The punishment is reading to Mrs. Dubose for two hours a day.
When introducing her neighbors, Scout describes Mrs. Dubose as “plain hell” (Ch. 1). This tells us that she is not a friendly person, but we do not get the full picture of what it means until she begins spewing her vitriolic insults at Jem and Scout later. She lives two doors up the street and Scout considers her “the meanest old woman who ever lived” (Ch. 4).
Jem and I hated her. If she was on the porch when we passed, we would be raked by her wrathful gaze, subjected to ruthless interrogation regarding our behavior, and given a melancholy prediction on what we would amount to when we grew up, which was always nothing. (Ch. 11)
The problem occurs as the Tom Robinson trial approaches when Mrs. Dubose provides Scout and Jem unsolicited opinions about their father’s defending a black man, which are of course laced with racism. Jem loses it and attacks her flowers with Scout’s baton. He is tired of hearing people insult his father for defending a black man in the trial.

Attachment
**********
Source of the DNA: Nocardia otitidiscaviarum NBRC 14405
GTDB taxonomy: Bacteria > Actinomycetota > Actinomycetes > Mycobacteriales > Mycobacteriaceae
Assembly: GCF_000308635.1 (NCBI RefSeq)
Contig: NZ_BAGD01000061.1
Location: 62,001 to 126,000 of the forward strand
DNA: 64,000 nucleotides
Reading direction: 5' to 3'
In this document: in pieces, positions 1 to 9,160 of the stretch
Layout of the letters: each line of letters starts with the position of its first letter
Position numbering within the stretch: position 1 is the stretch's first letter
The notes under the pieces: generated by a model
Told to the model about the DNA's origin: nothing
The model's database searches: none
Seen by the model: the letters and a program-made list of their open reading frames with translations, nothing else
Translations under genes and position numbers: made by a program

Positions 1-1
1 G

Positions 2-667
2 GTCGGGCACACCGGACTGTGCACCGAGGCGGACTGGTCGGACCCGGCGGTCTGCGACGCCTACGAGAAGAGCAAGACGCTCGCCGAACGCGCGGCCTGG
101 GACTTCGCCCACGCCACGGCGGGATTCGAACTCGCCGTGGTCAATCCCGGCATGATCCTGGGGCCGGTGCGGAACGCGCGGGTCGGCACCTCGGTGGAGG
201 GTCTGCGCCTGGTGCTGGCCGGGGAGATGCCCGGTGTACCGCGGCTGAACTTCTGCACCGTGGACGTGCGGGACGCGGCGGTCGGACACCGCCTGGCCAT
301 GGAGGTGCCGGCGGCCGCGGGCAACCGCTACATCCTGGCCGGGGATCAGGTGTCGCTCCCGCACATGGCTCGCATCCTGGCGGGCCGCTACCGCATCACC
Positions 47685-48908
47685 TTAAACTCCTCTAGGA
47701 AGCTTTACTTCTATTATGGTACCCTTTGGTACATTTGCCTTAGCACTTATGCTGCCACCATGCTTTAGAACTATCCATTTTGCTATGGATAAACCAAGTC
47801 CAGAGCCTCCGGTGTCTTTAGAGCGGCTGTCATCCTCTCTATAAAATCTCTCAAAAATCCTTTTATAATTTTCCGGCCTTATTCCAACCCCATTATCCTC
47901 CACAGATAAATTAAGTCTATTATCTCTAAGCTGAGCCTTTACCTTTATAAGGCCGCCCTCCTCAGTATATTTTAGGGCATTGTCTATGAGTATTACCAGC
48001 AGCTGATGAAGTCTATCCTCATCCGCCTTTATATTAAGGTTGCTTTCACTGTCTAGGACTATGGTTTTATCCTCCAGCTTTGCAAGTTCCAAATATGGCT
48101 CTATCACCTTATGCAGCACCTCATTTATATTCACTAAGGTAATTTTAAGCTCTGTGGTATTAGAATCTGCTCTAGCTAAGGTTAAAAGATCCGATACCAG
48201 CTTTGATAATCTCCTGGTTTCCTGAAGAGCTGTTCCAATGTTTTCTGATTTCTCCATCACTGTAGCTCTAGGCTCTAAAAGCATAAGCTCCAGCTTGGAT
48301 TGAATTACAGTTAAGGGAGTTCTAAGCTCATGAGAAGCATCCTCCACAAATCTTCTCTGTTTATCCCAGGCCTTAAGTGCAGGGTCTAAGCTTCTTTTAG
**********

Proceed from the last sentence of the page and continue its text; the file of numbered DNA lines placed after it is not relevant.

Atticus made Jem go “have a talk with Mrs. Dubose,” which Scout considered a terrible punishment. She was certain Jem was going to be “murdered with a Confederate Army relic.” Jem went. When he returned, he told Atticus that he had cleaned it up, but Mrs. Dubose had asked him for something.
“Atticus,” he said, “she wants me to read to her.”
“Read to her?”
“Yes sir. She wants me to come every afternoon after school and Saturdays and read to her out loud for two hours. Atticus, do I have to?”
“But she wants me to do it for a month.” (Ch. 11)
Later, the children learn that Mrs. Dubose was trying to kick a morphine habit and that the reason she wanted Jem to read to her was to provide her a distraction. Atticus considered her a good role model of courage, despite that fact that she disagreed with him and he disagreed with her on the subject of the trial. She stood up to her addiction and won her fight, and he admired that.